"Every journey taken by a time-traveller tears a wound in the fabric of reality, and the Doctor has time-travelled more than anyone. But the trail runs cold in Trenzalore, the one place in all of time and space that he should never go. The most dangerous place in the universe..." http://blogtorwho.blogspot.com/2013/05/the-name-of-doctor-details-spoilers.html
James McGrath and Eruesso of A God-Sized Puzzle both have interesting posts relating this business of "the Doctor's name" to philosophy of religion and the question of whether revealing too much of a mystery just spoils the fun (and in the case of religion, spoils the transcendence) rather than adding meaningful information.
This highlights what I think is the inherent problem with Dr. Who, at least in its current iteration. They keep having to up the stakes. The 2005 premier season blew up the Earth in the second episode and Davies and now Moffat have been trying to outdo their last shocker ever since- the heat death of the universe, the Master takes over the world, the Master becomes the world, Davros is back, the Doctor has a daughter, the Doctor has a wife (at least with Susan Foreman, things were shrouded in mystery), the TARDIS speaks, Rassilon is back, there's a "crack" in reality, we've got to "reboot" the universe, and on and on and on. What have there been, like ten episode titles following "The End of the [blank]" formula? Well, this newest one at least won't follow that particular formula, but it's still in the same vein (And how many times have we been told that the Doctor is going somewhere he should never go? I can think of at least three off the top of my head).
Don't get me wrong, I'm not blaming Davies or Moffat. Such perpetual raising of the stakes is inevitable and even necessary when you've got a series that has all of time and space to play with. Which makes me wonder if time travel shows, in their "unlimited" nature, are in actuality inherently *self limiting.* So many new revelations and attempts to keep us on the edge of our seat and in awe just wind up making us a little cynical. Of course this won't be the end, of course silence won't fall when the question is asked (not in what it would be tempting to call the literal sense, anyway), we wouldn't have a show otherwise. No way they would let go of such a cash cow, at any rate. The Doctor will reveal another little bit of his identity that will just chip away at another little bit of the mystery and The Name of the Doctor will most likely end with another regeneration and us little Pavlov pooches will be left to droll in anticipation of the 2014 season and the next way in which the Doctor will pretzelfy time and space and make Stephen Hawking cry in some other "ultimate" conflict.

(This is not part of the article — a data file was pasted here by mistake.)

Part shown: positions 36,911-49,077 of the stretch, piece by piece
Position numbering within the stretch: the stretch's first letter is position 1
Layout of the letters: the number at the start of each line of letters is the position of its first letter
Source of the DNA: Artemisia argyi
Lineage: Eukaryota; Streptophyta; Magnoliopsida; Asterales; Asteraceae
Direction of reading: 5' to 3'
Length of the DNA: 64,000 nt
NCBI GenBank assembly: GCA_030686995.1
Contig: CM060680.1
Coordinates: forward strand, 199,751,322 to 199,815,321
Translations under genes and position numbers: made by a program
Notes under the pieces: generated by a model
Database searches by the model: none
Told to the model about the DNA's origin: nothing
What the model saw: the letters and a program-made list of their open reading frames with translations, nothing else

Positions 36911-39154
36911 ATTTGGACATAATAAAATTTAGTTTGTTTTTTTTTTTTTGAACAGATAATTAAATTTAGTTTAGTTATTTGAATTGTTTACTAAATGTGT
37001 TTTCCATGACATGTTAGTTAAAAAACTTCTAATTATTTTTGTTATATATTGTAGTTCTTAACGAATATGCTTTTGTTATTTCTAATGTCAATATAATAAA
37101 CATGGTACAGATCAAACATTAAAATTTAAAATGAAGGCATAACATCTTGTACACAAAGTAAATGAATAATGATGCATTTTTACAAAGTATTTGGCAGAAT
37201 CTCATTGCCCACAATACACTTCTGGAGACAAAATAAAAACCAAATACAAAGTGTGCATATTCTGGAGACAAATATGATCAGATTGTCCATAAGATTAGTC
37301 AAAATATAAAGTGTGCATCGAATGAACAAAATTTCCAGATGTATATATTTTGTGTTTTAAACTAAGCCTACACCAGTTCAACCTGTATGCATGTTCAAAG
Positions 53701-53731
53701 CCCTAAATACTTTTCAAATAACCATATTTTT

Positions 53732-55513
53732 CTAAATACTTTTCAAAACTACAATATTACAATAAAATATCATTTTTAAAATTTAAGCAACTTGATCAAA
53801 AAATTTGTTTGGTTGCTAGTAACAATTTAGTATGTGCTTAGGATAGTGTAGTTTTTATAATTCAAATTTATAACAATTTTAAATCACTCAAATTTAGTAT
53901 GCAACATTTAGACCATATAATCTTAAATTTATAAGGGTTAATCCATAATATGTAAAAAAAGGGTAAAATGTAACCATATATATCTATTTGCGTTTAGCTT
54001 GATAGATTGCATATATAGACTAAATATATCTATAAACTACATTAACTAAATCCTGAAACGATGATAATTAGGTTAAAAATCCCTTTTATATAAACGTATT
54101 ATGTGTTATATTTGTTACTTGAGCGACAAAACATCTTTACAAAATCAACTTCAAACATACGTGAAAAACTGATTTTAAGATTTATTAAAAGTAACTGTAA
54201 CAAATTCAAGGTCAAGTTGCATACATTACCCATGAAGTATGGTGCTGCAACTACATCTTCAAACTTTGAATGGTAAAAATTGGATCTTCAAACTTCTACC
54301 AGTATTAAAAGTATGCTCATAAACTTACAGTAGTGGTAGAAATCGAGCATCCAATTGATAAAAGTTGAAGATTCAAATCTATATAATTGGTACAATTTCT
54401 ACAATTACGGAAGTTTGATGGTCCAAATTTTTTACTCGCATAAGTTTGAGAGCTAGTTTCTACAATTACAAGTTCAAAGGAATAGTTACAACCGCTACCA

I know! Maybe for 2014 they'll go completely meta! The Doctor has to save fiction itself alongside the cast of Thursday Next (darn, that's actually something I'd like to see)! And why not? They've done everything short of "the Doctor kills God." Is the show being run by BBC's ad department ("always keep em yearning for more!")?
TVtropes has a concept called "Darkness Induced Audience Apathy,"
Darkness-Induced Audience Apathy occurs when a conflict exists that simply lacks any reason for the audience to give a damn about how it is resolved. This is often because the setting is extremely but meaninglessly Darker and Edgier, and all sides are abhorrently, equally evil — or at least, far enough gone that any difference between the two is splitting hairs. As such, consumers of media affected by Darkness-Induced Audience Apathy tend to approach conflict between parties or factions with remarkable indifference; because no matter who wins, the universe will still suck. (And while it would be really nice to see them all lose, it ain't going to happen.) In other words, there is nothing at stake.
I would propose that Doctor Who is quickly approaching (and for me personally is already in, to be honest) a state of "Universe-Shattering Stakes Induced Audience Apathy" ("USSIAA," sounds like a former state in Eastern Europe). All the attempts at "epicness" are just starting to ring hollow to me. I almost want to say it feels like they're trying to hard.
I'm not saying I want Moffat to hit the "reset button" and turn the series back into 60s edutainment or a 70s sci-spy thriller, but I just wish we could dial it back down a little. Not every season has to end with Crisis on Infinite TARDISes (TARDISie? TARDI?)
Or maybe the series has just been sucked dry. "All good things...," after all.